By Willie Day
Nurses graduating this spring will be pinned at a ceremony that dates back to the 1860s. It is based on awards given to the best nurses in graduating classes by Florence Nightingale. The nurses were awarded a Maltese Cross medal. The ceremony is at 7:00 pm to 9:30 pm on May 15, 2015 in the plaza of the T Building (1st floor).
The nurses will be pinned by someone who played a significant role in supporting them throughout their program.
In an article written by Dr. Mary Dowd, she states, “the pinning ceremony is a rite of passage that welcomes students into the esteemed nursing profession.” The nurses recite the “Nightingale Pledge” which is a statement of ethical principles of the nursing profession. It is a vow to treat people who are ill whenever and wherever they are in need. In 1935, Lystra Eggart Gretter broadened the nurse’s role by including an oath to become a “missioner of health.” The nurses vow to dedicate their services to advance human welfare. Gretter is noted for modeling the nursing profession from a one-year apprenticeship to a three-year academic program.
The ceremony is held the in presence of family members.
In February 2015, Allison Rombal hosted a fundraiser at Chaing Mai Tai, inside Calhoun Square, to purchase pins to award board members who “worked hard to help with the pinning ceremony,” says Rombal. The students are Co-President Lourdmy Jean, Co-Vice President Allison Rombal, Corey Turner and Lori Campagnola, both Co-Secretaries, and Treasurer Fardosa Corbin. All are members of the Student Nursing Association (SNA).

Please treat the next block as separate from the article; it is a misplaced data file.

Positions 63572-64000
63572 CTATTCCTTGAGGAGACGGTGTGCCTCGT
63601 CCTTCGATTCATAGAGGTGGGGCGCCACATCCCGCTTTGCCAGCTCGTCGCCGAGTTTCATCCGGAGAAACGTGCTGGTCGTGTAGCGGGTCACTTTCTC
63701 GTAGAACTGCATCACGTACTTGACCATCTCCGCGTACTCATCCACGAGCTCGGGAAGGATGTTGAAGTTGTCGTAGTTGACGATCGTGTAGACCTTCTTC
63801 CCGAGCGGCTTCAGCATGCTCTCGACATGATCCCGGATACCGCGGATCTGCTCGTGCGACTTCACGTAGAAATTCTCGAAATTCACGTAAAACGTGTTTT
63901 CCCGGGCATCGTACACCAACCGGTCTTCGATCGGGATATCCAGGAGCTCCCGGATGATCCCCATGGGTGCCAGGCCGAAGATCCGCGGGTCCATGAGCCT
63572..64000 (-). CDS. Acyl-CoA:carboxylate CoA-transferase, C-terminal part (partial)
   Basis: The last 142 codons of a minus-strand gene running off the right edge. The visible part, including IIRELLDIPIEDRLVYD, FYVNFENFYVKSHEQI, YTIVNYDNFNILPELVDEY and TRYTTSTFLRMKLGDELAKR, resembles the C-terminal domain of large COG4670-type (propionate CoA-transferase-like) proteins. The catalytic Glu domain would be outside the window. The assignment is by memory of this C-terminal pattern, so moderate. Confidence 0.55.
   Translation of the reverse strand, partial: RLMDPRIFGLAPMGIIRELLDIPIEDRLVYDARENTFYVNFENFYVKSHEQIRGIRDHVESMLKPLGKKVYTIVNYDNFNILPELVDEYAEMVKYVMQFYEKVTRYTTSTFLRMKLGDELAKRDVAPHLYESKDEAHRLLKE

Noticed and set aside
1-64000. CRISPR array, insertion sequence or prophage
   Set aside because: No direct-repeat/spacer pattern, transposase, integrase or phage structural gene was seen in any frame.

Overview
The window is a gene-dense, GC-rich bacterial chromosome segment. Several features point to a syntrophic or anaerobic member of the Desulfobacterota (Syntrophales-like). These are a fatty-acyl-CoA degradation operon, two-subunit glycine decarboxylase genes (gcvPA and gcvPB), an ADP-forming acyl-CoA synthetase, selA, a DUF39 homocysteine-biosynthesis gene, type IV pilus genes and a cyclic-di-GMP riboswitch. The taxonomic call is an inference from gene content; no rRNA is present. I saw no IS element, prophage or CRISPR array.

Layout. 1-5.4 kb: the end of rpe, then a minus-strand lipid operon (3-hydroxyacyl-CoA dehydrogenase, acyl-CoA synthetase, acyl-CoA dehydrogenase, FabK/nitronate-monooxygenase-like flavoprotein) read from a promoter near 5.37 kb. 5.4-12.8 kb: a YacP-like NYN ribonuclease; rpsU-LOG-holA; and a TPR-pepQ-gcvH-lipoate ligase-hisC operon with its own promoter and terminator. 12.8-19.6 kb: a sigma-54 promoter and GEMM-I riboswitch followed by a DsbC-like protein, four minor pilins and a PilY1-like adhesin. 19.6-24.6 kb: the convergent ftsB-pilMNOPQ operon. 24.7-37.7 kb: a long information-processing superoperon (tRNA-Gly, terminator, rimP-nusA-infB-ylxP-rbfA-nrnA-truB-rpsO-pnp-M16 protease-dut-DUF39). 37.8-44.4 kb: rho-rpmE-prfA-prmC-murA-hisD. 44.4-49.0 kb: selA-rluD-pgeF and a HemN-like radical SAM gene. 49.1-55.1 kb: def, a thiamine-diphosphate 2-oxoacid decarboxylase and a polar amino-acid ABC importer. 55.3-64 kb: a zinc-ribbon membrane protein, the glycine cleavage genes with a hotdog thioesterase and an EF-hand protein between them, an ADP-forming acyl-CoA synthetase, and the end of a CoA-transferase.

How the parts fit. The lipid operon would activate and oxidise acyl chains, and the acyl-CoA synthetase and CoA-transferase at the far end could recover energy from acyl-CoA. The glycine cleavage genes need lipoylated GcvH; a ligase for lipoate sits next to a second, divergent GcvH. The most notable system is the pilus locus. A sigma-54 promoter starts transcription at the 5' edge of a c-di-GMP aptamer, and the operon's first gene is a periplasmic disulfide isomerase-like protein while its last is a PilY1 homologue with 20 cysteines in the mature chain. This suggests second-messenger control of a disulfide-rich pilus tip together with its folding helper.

Some of the students will move on to Augsburg College to complete the Pathways program. Pathways is a three-year program for nurses to attend MCTC for two years, partnered with Augsburg College for one year. Lourdmy Jean is graduating this semester. She says that this class of the the professional Nurses Program (NPRO) is the first to graduate under the Pathways program. Rombal is also graduating but will not be moving on to Augsburg, says she is “past burned out mode.” She has an LPN license and currently works as an LPN. She plans to work for a year before returning to pursue a Bachelor’s degree. She will receive her pin from her boyfriend who“has been there to support my studying and progress from the beginning.”
Out of 128 students graduating this spring, 27 are male, says Interim Director of Nursing, Jane Persoon. 117 students are Registered Nurses (RNS) and 11 are Practical Nurses (PN). Three of them are men, she says.
For other students who are pursuing a career in nursing, Rombal says it is likely to be the, “hardest thing you will ever do.” She states further that it is also, “the biggest and best thing you will accomplish in your life.”
MCTC is one of many colleges across the nation that commemorate graduating nurses with the traditional pinning ceremony.